World governments are nowhere close to staying below the 2°C (3.6 °F) temperature rise threshold they have promised to avoid, and new research shows even that level is too high to prevent disaster from climate change.
17 leading climatologists including James Hansen believe the upper limit must be set at 1°C (1.8°F) instead, which would keep atmospheric carbon levels at 350 ppm. Currently, we are at 0.8°C – awfully close. Achieving the 2°C target would bring us to 450 ppm.
Allowing a 2°C rise will likely result in sea level rise on the order of 20 feet, while inducing "slow amplifying feedback" such as minimal ice sheets and rising methane and nitrous oxide levels in the atmosphere. At that point, the situation would be out of humanity’s control because it would take many centuries for oceans to cool down.
The earth’s climate has to stay in the Holocene range – the temperature range of the past 10,000 years – to keep these slow feedbacks small, they conclude.
It CAN Be Done
Although it may seem like a futile exercise, given that worldwide emissions are still rising, Hansen and his colleagues believe it is an achievable goal. It can be accomplished by limiting cumulative fossil fuel emissions to 500 gigatons and by pursuing public policies that sequester 100 gigatons of that into the soil and forests.
We can reduce atmospheric carbon to 350 ppm by 2100, they say, which would restore Earth’s energy balance and stabilize the climate. It can be achieved if emissions from burning fossil fuels are reduced 6% a year from 2013 and through reforestation.
If the world allows fossil fuel emissons to keep growing through 2020, they would have to cut by 15% a year starting then.
The research team, which includes three economists, recommend – once again – a carbon tax that would be collected from fossil fuel companies.
"An advantage of a carbon fee or tax is the relative ease with which it can be made global [quickly]," they say. "An agreement among even a few of the largest economies (United States, China, European Union, Japan) could spur near-global agreement. Countries agreeing to have a rising carbon fee would likely place border duties on products from countries without a carbon fee, thus providing strong incentive for countries to join."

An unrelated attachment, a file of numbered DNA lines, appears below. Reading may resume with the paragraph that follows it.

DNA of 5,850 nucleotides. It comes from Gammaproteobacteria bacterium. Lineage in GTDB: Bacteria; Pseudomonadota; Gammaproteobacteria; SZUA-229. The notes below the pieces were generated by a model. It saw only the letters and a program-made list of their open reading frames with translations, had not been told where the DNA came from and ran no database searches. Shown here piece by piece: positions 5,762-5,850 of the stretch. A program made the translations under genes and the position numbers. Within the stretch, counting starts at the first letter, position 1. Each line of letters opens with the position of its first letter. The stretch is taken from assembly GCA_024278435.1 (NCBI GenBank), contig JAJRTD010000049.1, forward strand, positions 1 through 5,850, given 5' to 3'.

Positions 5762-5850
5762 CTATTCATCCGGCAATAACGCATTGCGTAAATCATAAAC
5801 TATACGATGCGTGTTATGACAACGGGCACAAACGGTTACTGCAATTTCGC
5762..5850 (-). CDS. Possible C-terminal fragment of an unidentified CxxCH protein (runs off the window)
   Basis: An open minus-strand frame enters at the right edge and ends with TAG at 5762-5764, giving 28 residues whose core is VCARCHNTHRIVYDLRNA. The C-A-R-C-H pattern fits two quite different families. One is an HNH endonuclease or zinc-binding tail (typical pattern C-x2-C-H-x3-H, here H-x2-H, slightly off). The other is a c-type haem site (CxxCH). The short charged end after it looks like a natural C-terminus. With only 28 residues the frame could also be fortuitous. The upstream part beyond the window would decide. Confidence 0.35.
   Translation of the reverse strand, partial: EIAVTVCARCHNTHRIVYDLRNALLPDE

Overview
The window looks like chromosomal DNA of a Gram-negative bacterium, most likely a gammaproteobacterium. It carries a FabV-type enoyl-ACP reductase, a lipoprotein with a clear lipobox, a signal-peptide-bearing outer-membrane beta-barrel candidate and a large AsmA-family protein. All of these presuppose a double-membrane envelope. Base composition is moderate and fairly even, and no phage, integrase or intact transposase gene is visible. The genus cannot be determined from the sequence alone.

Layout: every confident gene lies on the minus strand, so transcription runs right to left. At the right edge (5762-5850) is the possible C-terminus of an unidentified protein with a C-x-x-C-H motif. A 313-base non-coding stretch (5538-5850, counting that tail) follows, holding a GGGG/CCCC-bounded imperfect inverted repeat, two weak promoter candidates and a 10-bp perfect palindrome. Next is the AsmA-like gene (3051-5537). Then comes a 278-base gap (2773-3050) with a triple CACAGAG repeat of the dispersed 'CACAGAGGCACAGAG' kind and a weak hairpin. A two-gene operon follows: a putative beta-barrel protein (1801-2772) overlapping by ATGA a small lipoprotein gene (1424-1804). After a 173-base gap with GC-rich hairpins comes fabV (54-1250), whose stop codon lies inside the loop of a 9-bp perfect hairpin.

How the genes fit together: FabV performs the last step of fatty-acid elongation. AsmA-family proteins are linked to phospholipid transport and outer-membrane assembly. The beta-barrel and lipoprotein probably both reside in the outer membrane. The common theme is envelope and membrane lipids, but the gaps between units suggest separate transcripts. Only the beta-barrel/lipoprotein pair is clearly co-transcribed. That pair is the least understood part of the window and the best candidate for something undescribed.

If nothing is done soon, "The huge fossil fuel energy infrastructure now in place makes it practically certain that the 500 billion metric ton limit will be exceeded," they say. At this pace, temperatures will rise at least a 6°F by the end of this century.
With a price on carbon, solar can provide a third of the world’s energy by 2060, says the International Energy Agency, and renewables could provide 80% by 2050. Other studies show we can get there even faster.
Indeed, this year, carbon levels briefly hit 400 ppm – the highest recorded in human history – and are expected to climb as high as 450 ppm by mid-century if emissions continue on their current course.
"It seems that we’re just charging ahead, finding and burning as much fossil fuels as we can possibly find," Hansen says. "There seems to be no real effort to get off that business-as-usual path.
"Besides a carbon tax, governments need to support technology R&D and demonstration of carbon-free energy, "including advanced generation nuclear power, as well as renewable energy, especially in view of the urgency with which emissions from coal and unconventional fossil fuels [tar sands, shale-derived oil and gas, and methane hydrates] must be eliminated.
"On the 50th anniversary of John F. Kennedy’s death, it is worth remembering his 1963 peace speech: ‘No problem of human destiny is beyond human beings. Man’s reason and spirit have solved the seemingly unsolvable-and we believe they can do it again," says Hansen.
True, but it’s hard to imagine how we will stop fossil fuel expansion in its tracks so quickly. The US is producing more oil and gas than ever before and other nations are following suit.
Read, "Assessing ‘Dangerous Climate Change: Required Reduction of Carbon Emissions to Protect Young People, Future Generations and Nature":